Sati in India

BOOKS: Burning issue of women’s rights



DEATH BY FIRE: Sati, Dowry Death and Female Infanticide in Modern India by Mala Sen

The event that prompted Mala Sen to write this book took place in the north-western state of Rajasthan, which borders Pakistan, in 1987. An 18-year-old woman, Roop Kanwar, whose husband had died suddenly, was burned alive on his funeral pyre in the village of Deorala in front of a large crowd. After her death, she was hailed as a Sati Mata, which translates as “pure mother,” even though she was childless, and a shrine was set up on the site of her immolation. A social worker who visited the village a few days later found most of the inhabitants insisting that Roop Kanwar’s death was “a voluntary act of heroic courage” which had turned her into a goddess and given her the power to answer their prayers. The man was unconvinced, especially when a very different version of the story began to emerge, in which Roop Kanwar had been buried under a heavy load of firewood to prevent her escape. According to the poorer inhabitants of the village, many of whom did not dare speak openly for fear of offending the dead woman’s well-to-do father-in-law, she had screamed and begged for help as the flames consumed her. When newspaper reports appeared to confirm these findings, the police went into action, arresting members of her family and her husband’s doctor.

Three weeks after the event, the Indian prime minister, Rajiv Gandhi, finally made a public statement declaring that sati — the practice of widow-burning outlawed in India by the British in 1829 — was “a public shame.” His condemnation, both belated and tersely worded, amounted to confirmation that sati was a controversial subject and far from universally opposed in modern India. Indeed, only the day before, the leader of the Hindu fundamentalist party, the BJP, had spoken in support of the custom at a rally in Deorala. Its opponents, he claimed, were bazaari aurate, street women with “loose” morals who could not understand a widow’s devotion to her dead husband.

The case dragged on for years, until Roop Kanwar’s closest male relatives were finally acquitted of her murder, apparently because of an absence of witnesses. By then Mala Sen, who was born in India but lives in England, had visited the village many times and gained the confidence of the dead woman’s father-in-law. Her account of her visits, and of the man’s conflicting claims about the event and its aftermath, paint a damning picture of the position of women in Rajput society; during their final conversation, she begins to suspect that the source of the family’s visibly increasing wealth might be the money raised, but never used, to build a temple in memory of Roop Kanwar.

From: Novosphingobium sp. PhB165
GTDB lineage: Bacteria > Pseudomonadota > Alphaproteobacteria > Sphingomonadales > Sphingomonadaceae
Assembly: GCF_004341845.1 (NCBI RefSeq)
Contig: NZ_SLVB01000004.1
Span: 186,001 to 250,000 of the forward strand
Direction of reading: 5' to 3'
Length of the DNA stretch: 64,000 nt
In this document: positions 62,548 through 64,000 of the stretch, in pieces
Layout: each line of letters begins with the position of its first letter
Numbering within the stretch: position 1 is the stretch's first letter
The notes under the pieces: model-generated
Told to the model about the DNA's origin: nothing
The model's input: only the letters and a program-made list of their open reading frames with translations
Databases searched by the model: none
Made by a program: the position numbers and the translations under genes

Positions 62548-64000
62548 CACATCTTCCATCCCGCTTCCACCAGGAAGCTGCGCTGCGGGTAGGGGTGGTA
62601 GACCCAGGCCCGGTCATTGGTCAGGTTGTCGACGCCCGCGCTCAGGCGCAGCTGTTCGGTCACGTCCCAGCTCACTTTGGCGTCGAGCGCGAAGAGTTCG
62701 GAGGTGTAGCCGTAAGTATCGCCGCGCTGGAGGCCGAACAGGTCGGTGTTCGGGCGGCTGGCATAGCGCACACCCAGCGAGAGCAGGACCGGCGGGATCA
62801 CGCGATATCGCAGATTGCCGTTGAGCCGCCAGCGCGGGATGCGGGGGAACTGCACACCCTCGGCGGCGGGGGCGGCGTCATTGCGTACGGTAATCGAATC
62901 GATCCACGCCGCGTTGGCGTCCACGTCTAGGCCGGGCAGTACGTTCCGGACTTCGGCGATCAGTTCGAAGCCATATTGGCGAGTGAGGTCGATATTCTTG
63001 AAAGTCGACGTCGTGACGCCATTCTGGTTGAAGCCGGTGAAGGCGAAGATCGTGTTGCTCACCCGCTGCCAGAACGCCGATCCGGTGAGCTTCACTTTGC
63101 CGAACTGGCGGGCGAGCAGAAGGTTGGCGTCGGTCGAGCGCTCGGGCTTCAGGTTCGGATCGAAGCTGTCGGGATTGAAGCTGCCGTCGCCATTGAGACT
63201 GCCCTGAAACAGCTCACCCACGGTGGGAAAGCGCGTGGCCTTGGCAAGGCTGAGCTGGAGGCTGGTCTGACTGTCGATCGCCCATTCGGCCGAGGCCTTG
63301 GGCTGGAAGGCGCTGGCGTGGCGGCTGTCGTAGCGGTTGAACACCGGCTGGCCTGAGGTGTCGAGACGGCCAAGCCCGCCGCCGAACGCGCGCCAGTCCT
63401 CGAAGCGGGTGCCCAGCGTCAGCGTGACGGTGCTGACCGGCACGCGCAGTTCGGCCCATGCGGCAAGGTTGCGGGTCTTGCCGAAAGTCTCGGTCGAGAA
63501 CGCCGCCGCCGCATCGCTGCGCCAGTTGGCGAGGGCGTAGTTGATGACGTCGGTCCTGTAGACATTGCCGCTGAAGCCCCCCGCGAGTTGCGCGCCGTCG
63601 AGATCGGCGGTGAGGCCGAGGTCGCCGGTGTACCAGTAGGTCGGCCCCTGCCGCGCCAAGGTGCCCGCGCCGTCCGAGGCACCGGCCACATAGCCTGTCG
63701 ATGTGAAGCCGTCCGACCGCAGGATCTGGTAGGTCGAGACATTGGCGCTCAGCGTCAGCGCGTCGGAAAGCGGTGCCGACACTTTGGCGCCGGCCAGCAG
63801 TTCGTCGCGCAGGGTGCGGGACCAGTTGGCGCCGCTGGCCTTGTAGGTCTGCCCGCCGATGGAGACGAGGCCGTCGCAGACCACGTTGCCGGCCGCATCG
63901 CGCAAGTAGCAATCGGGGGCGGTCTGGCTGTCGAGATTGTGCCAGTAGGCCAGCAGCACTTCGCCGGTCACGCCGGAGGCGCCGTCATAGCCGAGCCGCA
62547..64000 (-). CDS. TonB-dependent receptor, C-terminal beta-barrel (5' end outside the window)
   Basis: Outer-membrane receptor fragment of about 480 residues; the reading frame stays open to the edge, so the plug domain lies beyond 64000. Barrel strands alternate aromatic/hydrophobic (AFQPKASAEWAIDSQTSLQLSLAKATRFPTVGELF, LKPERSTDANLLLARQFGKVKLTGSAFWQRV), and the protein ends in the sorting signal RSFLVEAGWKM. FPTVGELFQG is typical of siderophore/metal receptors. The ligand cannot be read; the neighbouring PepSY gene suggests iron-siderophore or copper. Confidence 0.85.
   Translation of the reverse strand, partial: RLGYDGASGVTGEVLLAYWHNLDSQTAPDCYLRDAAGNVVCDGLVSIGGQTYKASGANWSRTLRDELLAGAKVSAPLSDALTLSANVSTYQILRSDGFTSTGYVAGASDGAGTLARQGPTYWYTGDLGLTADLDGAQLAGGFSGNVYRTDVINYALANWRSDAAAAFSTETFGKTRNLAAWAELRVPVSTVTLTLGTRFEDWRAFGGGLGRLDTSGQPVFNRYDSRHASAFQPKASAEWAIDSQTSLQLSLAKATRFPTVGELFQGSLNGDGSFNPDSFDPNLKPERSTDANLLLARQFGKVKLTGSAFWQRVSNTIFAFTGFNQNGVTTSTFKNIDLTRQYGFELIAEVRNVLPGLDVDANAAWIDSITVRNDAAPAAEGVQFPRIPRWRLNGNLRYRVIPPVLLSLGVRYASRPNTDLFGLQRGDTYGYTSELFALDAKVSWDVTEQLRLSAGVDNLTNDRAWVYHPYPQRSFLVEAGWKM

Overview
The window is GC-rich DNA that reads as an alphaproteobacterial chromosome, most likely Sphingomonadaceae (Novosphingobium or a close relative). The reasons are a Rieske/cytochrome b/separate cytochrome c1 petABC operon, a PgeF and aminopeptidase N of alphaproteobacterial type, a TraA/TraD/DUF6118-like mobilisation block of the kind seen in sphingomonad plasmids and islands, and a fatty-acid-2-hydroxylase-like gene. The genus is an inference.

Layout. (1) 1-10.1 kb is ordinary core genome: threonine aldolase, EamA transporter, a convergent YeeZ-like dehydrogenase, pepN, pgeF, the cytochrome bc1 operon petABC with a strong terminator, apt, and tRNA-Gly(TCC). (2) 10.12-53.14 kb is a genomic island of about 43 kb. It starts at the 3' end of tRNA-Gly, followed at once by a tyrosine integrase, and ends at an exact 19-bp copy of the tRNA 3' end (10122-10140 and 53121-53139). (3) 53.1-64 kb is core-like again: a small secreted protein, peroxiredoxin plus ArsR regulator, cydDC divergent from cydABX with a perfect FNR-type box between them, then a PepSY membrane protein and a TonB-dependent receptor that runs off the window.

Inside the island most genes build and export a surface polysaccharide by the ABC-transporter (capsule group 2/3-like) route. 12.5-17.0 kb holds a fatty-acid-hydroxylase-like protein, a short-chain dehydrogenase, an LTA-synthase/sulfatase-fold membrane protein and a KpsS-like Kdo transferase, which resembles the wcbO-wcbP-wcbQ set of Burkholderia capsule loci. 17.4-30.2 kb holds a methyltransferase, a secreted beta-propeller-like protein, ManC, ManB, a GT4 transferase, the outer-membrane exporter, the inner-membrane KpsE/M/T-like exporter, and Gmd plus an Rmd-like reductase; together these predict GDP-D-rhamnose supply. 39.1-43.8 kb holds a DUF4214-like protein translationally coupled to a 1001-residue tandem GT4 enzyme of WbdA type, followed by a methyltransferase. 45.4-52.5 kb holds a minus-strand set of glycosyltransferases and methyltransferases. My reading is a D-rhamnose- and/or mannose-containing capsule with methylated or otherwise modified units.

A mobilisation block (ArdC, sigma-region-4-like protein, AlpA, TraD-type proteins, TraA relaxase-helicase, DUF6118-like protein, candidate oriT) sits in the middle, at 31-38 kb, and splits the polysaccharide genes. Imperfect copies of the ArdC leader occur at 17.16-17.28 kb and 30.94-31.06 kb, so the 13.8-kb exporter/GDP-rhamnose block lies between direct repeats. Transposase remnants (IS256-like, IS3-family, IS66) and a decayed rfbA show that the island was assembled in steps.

Worn out by these frustrating exchanges, Mala Sen decides not to ask any more questions, arriving instead at the book’s apparently despairing conclusion: “In these parts, men ruled supreme and women were in for a bitter war that would probably have to rage for generations, with many falling by the wayside, both the born and the unborn.” The final phrase is a reference to two other practices described in the book, the use of selective abortion (by the rich) and infanticide (by the poor) to get rid of unwanted daughters. She also touches on dowry deaths, the practice of killing wives, often by setting them on fire, if their dowry is considered inadequate, allowing their husbands to marry again.

Death by Fire is likely to be as unwelcome in India as Shekar Kapur’s film based on Mala Sen’s earlier book, about the bandit queen Phoolan Devi. But the focus of Mala Sen’s new book is not one individual but women in general. In a shocking indictment of the prevalence of lethal misogynist customs throughout Indian society, she points out a startling gender imbalance in the population: there are currently 917 females for every 1,000 males.

One of the most affecting stories in the book is that of a woman called Selvi, whose bridegroom agreed to accept her small house as a dowry, even though she had wrecked her marriage prospects by having a child by another man. The marriage was unhappy and one evening, during a quarrel, he tipped kerosene over the back of her sari and set her alight. Selvi ran to her mother’s house, where her brother rolled her in a blanket to smother the flames. The burns took five months to heal, yet she was too afraid to go to the police and incriminate her husband.

This litany of horror stories makes grim reading, yet it is made bearable by Mala Sen’s sympathetic presence in the text. What she describes, during a series of trips to India to research the book, is the everyday difficulties that confronted her as a woman, from travelling alone to persuading un-co-operative witnesses to take her seriously. Her tenacity and exhaustion, combined with her frank admiration for the campaigners she meets, are as affecting as any amount of conventional political analysis. The result is that rare thing, a narrative that is at once horrifying and quietly inspirational.

Copyright 2001 The Financial Times Limited
Financial Times (London)
March 31, 2001, Saturday London Edition 1

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